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Workers 'ready to go to jail' in Greyhound row


Locked out Greyhound employees Ray Reilly and Paul Murray

Locked out Greyhound employees Ray Reilly and Paul Murray

Locked out Greyhound employees Ray Reilly and Paul Murray

WORKERS "locked out" for three months in a bitter dispute with Greyhound Waste Recycling management over pay cuts have said that they are prepared to go to jail.

It comes as the row escalates with Siptu workers rejecting Labour Relations Commission (LRC) proposals that pay cuts be reduced from 35pc to 30pc and a redundancy fund be set up for those that want to leave.


The commission also proposed a €150,000 fund to buy out terms and conditions for those who stayed.

A large majority of the 80 Siptu workers voted against the proposal, which they described as "derisory".

Greyhound has said that the rejection means that 400 jobs at the company are now at risk.

It has also taken legal action against workers who are accused of blockading Greyhound headquarters, in breach of High Court orders.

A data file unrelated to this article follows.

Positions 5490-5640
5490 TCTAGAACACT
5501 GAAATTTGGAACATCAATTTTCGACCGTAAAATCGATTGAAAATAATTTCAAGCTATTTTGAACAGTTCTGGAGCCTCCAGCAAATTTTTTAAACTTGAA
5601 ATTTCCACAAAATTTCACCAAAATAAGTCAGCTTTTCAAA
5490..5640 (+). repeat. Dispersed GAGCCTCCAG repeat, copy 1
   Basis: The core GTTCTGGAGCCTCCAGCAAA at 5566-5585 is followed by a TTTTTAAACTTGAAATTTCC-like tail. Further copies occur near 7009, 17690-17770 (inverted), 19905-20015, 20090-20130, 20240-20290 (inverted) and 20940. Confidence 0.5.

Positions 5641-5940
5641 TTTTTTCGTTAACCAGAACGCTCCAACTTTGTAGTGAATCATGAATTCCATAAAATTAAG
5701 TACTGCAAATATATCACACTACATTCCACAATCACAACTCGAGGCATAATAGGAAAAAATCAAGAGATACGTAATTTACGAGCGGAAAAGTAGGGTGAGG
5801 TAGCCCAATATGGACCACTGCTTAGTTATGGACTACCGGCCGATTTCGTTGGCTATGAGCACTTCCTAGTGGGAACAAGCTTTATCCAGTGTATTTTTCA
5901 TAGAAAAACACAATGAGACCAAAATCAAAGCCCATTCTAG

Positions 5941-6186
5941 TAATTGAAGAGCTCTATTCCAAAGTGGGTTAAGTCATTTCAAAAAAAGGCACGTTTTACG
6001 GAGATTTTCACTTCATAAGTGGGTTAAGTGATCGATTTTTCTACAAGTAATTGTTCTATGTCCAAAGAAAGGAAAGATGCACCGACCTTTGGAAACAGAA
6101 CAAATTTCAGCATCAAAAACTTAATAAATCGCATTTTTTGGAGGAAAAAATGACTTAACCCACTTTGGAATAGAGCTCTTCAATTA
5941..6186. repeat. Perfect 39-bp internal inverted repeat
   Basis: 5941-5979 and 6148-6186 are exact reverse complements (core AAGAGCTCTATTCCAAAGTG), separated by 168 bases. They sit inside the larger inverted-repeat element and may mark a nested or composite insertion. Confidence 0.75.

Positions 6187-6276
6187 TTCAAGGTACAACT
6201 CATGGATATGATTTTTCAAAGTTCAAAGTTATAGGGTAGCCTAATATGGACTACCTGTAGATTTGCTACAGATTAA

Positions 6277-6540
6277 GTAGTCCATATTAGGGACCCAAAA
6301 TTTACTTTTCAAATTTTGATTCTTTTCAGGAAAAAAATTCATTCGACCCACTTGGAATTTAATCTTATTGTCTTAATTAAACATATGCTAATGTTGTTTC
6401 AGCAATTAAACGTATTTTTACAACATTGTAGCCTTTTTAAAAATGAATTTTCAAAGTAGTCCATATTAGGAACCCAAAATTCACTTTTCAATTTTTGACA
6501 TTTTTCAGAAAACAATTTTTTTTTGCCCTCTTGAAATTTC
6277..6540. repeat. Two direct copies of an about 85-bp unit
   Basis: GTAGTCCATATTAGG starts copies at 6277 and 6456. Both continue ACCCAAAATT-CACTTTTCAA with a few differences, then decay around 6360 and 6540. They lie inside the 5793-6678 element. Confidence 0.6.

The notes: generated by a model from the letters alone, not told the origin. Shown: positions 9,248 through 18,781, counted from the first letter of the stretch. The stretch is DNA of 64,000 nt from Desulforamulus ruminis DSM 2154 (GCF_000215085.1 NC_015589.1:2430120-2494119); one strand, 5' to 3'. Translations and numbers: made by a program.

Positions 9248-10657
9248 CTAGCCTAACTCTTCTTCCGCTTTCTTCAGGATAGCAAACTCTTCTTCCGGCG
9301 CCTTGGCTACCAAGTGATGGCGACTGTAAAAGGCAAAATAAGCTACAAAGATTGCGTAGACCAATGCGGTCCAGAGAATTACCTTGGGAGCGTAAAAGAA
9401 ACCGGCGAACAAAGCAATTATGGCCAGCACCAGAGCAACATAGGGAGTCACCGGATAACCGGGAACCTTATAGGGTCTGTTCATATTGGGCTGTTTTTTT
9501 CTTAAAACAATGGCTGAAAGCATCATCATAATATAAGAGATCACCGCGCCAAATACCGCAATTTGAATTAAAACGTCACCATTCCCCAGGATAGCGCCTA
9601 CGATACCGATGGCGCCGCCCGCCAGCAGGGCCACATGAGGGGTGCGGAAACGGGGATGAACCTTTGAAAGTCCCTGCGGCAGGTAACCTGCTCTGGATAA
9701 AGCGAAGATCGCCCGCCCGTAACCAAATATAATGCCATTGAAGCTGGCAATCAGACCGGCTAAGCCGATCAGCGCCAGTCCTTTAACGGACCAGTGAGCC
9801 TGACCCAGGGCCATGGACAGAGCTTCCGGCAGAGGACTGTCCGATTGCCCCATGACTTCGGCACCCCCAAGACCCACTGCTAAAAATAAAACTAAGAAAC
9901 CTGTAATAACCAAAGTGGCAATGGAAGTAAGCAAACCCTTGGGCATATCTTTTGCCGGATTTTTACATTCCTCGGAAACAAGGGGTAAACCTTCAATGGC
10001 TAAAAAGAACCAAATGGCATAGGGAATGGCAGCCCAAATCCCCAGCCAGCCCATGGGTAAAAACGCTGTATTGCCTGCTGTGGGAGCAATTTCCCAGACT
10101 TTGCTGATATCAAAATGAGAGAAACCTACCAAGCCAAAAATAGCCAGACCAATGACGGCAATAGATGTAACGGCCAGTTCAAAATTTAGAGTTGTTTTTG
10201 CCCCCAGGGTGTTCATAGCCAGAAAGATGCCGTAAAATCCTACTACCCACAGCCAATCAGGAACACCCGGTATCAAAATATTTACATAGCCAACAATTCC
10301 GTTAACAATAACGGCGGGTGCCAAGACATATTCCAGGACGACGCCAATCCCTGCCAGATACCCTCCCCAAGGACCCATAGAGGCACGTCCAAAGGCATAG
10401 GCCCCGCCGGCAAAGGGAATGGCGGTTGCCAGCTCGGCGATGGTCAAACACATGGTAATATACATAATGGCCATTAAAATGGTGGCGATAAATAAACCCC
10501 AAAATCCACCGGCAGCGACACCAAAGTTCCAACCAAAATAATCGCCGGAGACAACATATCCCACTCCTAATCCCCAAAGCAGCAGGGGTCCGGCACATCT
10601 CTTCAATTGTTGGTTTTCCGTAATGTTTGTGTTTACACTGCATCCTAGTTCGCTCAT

With the original workers picketing, the company has employed replacement staff in an attempt to continue its work. But a blockade had been set up at Greyhound's Clondalkin site.

Siptu has said that its pickets are legal and it is not responsible for the actions of people who support the striking workers.

Representatives of the original workers yesterday called a press conference and said that they were wiling to go to jail.

The press conference heard of the massive strain that the industrial action was placing on the families of workers, who are now living on €200 a week.

The son of one "locked out" Greyhound worker was "vomiting continuously" and asking if they will lose their home.

Greyhound has said it will go to the High Court to prevent breaches of court orders preventing a blockade.

"Greyhound will now go to the High Court to seek enforcement orders to ensure the law of the land is upheld.

"The company will also be seeking damages and costs from those involved in these illegal and, at times, criminal activities," a spokesperson said.

Two High Court injunctions have previously been granted on foot of claims of unlawful protests.

Speaking about the reasons behind rejection of the LRC proposals, Sitpu organiser Owen Reidy said: "One of the reasons was the distrust of the employer who has reneged on previous agreements. There was no guarantee that even this inadequate offer would be honoured if it was accepted by the workers."

Speaking at the news conference yesterday, employee Ray Reilly said that if the company was serious it must come up with a serious offer.

Today nine workers will be before the High Court facing possible jail for breaches of injunctions granted to Greyhound over alleged illegal picketing.

Siptu was not officially represented at yesterday's press conference.